In the meantime, totally off-topic, I am reminded of an episode from my childhood. I grew up in the rural American south in the 1950s, when life was simpler and references more basic. I once heard an uncle describe an unfolding drama: "It's like watching a blind armadillo trying to screw a football - funny for a minute or two until you realize that the armadillo is pitiful and the whole episode is pointless."

I don't know why that came to mind, so I guess I'll go back to watching Costa$$ demonstrate his/her sexual prowess on the gridiron.

It is common for people to rail against regulatory authorities like the FDA.
No doubt the FDA counts on the sound and fury, er, ah, dying out. Sooner than later. I've actually seen this with Brits and Canadians when denied Avastin tx.

Individuals are free to eat, drink, infuse, apply and insert anything they like.
Not as much as you imply. Not in a hospital, IV vitamin C has been a problem for years, although that may change. Likewise I've seen complaints about apricot product restrictions, but that doesn't affect me.

Virtually all generic drugs are available online without prescription.So, the FDA can readily be subverted on the individual level; ...
For some cancer drugs not really, without going to extremes that most people can't execute legally and practically. In fact, if you see any inexpensive leucovorin tablets online, our national source dried up and I'm "in the market" for a decent international source even with a foreign scrip (this is not for the US). Ideally I'd like to order direct from a legit Indian pharmacy.

...expecting that they will greenlight baseless claims of safety and efficacy of magic potions is misunderstanding their role and function.
This greatly misunderstands some of what the FDA has interfered with historically, in cheaper, more effective medicines and their commercial development.

Again, citation free claims are discarded claims.
Let's see a citation on alleged raids, interference with drug development, etc.

By Wzrd1 (not verified) on 05 May 2016 #permalink

In reply to by prn (not verified)

prn,

I sit on the Drug and Therapeutics Committee at my hospital. We evaluate evidence provided by the applicant (who has to declare any COI) and make formulary decisions based on this. If someone wanted to use IV vitamin C, ozone, Mg etc for a particular indication, then they can submit an application and it will be evaulated, just like all the "Big Pharma" folk have to do. Strangely enough, despite all the internet huff and puff about the miraculuous IV vitamin C, and the backing of a Nobel laureate, no-one has ever attempted this at my hospital, nor any other I am aware of.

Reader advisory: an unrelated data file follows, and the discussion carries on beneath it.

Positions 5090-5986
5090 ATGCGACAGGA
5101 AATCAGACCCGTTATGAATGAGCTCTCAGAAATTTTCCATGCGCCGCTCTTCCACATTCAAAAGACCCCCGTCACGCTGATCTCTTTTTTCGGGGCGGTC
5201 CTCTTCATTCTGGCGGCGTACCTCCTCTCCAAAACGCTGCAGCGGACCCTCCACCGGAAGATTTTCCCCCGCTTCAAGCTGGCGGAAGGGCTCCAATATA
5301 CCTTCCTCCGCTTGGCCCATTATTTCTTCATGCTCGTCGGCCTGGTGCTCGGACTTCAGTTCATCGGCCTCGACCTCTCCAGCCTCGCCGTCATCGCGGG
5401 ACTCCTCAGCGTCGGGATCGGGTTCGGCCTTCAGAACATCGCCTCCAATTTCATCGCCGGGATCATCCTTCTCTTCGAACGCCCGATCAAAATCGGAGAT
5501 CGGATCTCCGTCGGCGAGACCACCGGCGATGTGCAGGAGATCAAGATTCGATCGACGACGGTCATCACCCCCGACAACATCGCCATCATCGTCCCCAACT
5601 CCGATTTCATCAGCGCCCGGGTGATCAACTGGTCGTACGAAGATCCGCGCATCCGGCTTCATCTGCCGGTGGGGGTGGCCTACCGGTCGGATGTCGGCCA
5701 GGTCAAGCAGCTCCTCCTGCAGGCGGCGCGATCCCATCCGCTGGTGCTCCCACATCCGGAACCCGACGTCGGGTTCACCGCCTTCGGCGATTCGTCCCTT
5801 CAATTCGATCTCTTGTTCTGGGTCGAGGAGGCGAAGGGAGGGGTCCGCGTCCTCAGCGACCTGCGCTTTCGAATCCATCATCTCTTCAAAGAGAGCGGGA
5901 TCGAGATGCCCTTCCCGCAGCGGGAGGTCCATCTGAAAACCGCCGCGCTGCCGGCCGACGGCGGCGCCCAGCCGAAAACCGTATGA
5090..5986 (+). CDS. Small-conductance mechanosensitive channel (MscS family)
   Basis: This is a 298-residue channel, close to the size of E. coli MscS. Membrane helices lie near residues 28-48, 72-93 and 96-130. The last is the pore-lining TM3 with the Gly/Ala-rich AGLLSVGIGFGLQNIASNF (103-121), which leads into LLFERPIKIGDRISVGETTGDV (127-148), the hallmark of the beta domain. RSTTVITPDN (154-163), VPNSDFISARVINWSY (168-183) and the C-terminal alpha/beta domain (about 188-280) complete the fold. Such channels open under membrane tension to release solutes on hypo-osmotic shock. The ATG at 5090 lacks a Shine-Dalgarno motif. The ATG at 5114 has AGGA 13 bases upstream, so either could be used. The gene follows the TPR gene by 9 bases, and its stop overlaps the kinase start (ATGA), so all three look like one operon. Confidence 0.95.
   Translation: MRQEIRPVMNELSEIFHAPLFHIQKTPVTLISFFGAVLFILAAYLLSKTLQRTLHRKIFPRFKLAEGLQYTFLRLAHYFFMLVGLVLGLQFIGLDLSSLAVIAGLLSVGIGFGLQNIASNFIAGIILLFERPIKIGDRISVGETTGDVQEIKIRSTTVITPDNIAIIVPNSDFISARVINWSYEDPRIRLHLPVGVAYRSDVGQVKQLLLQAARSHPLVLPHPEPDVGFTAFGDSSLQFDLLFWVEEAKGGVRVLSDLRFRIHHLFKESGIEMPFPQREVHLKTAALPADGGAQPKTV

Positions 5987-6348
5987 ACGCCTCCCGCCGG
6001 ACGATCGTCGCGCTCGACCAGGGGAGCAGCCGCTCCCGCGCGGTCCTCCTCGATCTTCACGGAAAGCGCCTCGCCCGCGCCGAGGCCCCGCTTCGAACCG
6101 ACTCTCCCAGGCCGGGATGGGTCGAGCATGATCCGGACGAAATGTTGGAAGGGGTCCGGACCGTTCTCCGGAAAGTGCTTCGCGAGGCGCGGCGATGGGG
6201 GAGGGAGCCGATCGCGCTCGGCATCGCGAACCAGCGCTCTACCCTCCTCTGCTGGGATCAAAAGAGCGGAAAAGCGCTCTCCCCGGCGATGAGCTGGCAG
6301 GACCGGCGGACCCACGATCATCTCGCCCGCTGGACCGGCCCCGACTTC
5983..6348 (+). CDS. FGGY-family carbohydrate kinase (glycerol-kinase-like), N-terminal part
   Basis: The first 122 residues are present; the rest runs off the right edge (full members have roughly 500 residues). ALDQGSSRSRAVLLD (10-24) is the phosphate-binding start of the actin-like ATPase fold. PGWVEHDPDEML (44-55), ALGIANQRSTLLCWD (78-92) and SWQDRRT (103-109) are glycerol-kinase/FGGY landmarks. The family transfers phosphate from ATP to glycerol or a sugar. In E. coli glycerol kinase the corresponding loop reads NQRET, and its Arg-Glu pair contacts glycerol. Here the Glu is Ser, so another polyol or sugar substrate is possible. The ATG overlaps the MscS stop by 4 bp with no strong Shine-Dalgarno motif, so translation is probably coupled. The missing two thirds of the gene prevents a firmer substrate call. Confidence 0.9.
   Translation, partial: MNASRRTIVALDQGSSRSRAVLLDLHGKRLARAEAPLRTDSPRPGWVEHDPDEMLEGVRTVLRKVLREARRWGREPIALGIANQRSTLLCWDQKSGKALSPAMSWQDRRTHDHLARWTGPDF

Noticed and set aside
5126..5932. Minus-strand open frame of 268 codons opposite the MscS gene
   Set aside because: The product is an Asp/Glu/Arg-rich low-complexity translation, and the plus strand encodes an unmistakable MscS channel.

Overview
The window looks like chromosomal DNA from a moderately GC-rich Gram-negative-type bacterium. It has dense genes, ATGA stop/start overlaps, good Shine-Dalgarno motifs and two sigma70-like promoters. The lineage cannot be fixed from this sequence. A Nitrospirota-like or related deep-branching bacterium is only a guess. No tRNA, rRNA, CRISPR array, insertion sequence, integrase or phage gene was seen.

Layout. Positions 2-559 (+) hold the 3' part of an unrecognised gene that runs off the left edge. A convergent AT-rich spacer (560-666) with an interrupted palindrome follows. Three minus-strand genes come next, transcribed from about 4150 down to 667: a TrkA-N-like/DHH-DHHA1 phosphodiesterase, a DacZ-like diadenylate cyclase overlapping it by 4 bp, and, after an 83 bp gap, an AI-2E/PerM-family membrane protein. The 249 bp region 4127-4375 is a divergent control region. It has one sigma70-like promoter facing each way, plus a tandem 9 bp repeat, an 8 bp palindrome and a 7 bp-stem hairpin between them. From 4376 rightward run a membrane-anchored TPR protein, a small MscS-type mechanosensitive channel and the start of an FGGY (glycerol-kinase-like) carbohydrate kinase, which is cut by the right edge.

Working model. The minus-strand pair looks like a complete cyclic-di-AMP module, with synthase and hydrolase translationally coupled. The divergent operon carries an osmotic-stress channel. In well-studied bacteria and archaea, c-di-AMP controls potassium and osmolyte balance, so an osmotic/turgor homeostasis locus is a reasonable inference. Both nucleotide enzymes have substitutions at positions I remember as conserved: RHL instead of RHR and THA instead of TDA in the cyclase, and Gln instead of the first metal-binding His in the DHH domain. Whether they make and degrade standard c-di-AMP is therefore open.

If a patient of mine in my hospital wants to take hydroxychloroquine, azithromycin, doxycycline, amoxycillin and rifampin for their "Chronic Lyme Disease", I first screen them for florid mental illness, and once satisfied that they are capable of making decisions, I tell them to go ahead and knock themselves out. What I don't do is endorse it, and I certainly do not ask the hospital and/or the taxpayer to pay for it. I do promise I'll be there to treat their raging Cdiff colitis when it occurs.

Re: on line generics, some of my patients (who actually do have a chronic infection that actually responds to antimicrobial therapy) have been doing this for years. I use the Chris Rock approach: I don't agree with it, but I understand it.

I was interested in the leucovorin issue (although not strictly an anticancer agent, I know what it is used for in this context). I was able to get to the final step of purchasing it online from Universal Drugstore. it took about 2 minutes to go from Google to "credit card details please". USD$50 for 30 x 5mg. Is that expensive? Dunno. In my world, patient advocacy groups usually intervene in situations like this and drive down the price through bulk ordering etc. Not ideal, but there you go.

I'm also interested in your claim that the FDA has directly interfered in drug development. Could you offer an example?

I do wonder how many of those "chronic Lyme" cases are autoimmune.

By Wzrd1 (not verified) on 05 May 2016 #permalink

In reply to by DrRJM (not verified)

I will cite several instances of the FDA’s predilection for raiding and trashing the medical practices of qualified MD’s who dare to use CAM protocols. Their jack-booted thugs arrive armed to the teeth as if expecting violent opposition – from doctors or their patients for goodness sake, who they then terrorize with their SWAT-like antics, pointing barrels in their faces, confiscating medical records, computers, medical equipment, etc., never to return them again, and all but forcing them out of business.

And yet you don't actually cite those, at least not in any definition of "cite" I can find.

By Mephistopheles… (not verified) on 06 May 2016 #permalink

@ Mephistopheles O'Brien
"And yet you don’t actually cite those, at least not in any definition of “cite” I can find."

Please note the words 'I will'. I mean them literally, not rhetorically or stylistically. And for the rest of you who think/believe I was merely using hyperbole, if only that were so. No, I'm deadly serious, and the evidence will be posted in due course - probably later today. Trust me, I'm not a doctor. And if any of you can refute the evidence, I'll be the first to congratulate you.